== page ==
The editor reports that in the end, the finished film stuck pretty accurately to the original script. “I think my role in the cutting room was more to illuminate the best of everything. I didn’t have to save the story or fix it. I just had to polish it.” When asked what kind of challenges he faced on Mank, Baxter was hard pressed to name any. But when he looks back on some of the films that he has worked on in the past, “When I look back at Dragon Tattoo, it was a super-painful birth, not to diminish from the end product, but the whole thing was a challenge to do in the timeframe and given the subject matter.

“Whereas this film had a sort of buoyant, effervescent quality to it and it was such a pleasure to make during the mental hell of COVID,” he elaborates. “Mank was a happy place where I could go into my home office and put my headphones on and work on it. I was sad when it finished. It was all actually just a gigantic pleasure.”

The editor also enthused about working with Fincher. “I found with [every] project I’ve worked on with Dave, there’s a steady march to the finish line. There’s no going around and around in circles, trying to find your way out of something or bouncing around between the opinions of different people. It’s a really streamlined process. “David is going to share the pressure that he feels with you,” he elaborates. “But there came a point where I evolved past that pressure feeling like a burden and now it’s become more of a pleasure in helping. I thoroughly enjoyed being useful and expediting the answers to his questions.”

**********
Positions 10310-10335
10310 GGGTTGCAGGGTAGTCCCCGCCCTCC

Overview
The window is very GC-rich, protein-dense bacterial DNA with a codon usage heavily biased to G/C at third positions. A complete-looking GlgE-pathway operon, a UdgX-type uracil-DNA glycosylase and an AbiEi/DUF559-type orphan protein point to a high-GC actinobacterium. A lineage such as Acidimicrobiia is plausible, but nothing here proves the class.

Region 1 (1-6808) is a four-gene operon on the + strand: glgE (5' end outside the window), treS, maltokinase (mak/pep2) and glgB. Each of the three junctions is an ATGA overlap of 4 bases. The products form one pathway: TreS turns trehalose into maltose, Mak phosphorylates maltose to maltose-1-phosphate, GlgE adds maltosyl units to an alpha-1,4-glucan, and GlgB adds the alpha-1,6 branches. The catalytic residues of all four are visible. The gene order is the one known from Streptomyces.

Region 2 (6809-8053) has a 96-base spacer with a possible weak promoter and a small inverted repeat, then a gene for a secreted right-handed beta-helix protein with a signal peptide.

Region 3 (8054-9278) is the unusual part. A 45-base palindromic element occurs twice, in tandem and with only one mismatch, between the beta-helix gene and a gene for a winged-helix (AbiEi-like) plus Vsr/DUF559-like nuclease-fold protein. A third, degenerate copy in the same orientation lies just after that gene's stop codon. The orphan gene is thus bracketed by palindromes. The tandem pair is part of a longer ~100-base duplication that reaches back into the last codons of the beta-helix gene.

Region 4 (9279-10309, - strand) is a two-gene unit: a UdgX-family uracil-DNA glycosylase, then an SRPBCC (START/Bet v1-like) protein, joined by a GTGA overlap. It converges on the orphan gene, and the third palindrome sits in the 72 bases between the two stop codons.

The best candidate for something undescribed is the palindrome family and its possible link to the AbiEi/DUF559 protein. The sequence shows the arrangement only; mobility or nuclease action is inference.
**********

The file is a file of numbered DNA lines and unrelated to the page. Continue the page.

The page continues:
He adds that if there were ever moments when he was unclear how to proceed, he could also turn to Fincher. “He’s extremely
clear. So you’re never lost in the fog of war.” Over the years Baxter and Fincher have developed a shorthand where the director doesn’t sit in during the edits. “Normally, he can pop in and out. He doesn’t hang around to see how I’m making the sausages. He just responds to what he sees. It’s a good system. It’s very time effective.

“I never waste energy trying to convince him that my path is the right path,” he adds. “As far as I’m concerned, if he wants to twist it or take it in a different direction then I’m there to help him – no bickering is required.”

Of their latest collaboration, he sums up, “The part that I really enjoyed the most about the film was the decency of Mank. He’s incredibly flawed, but willing to set himself on fire to do what he believes is right. I think that’s a pretty powerful message for today.”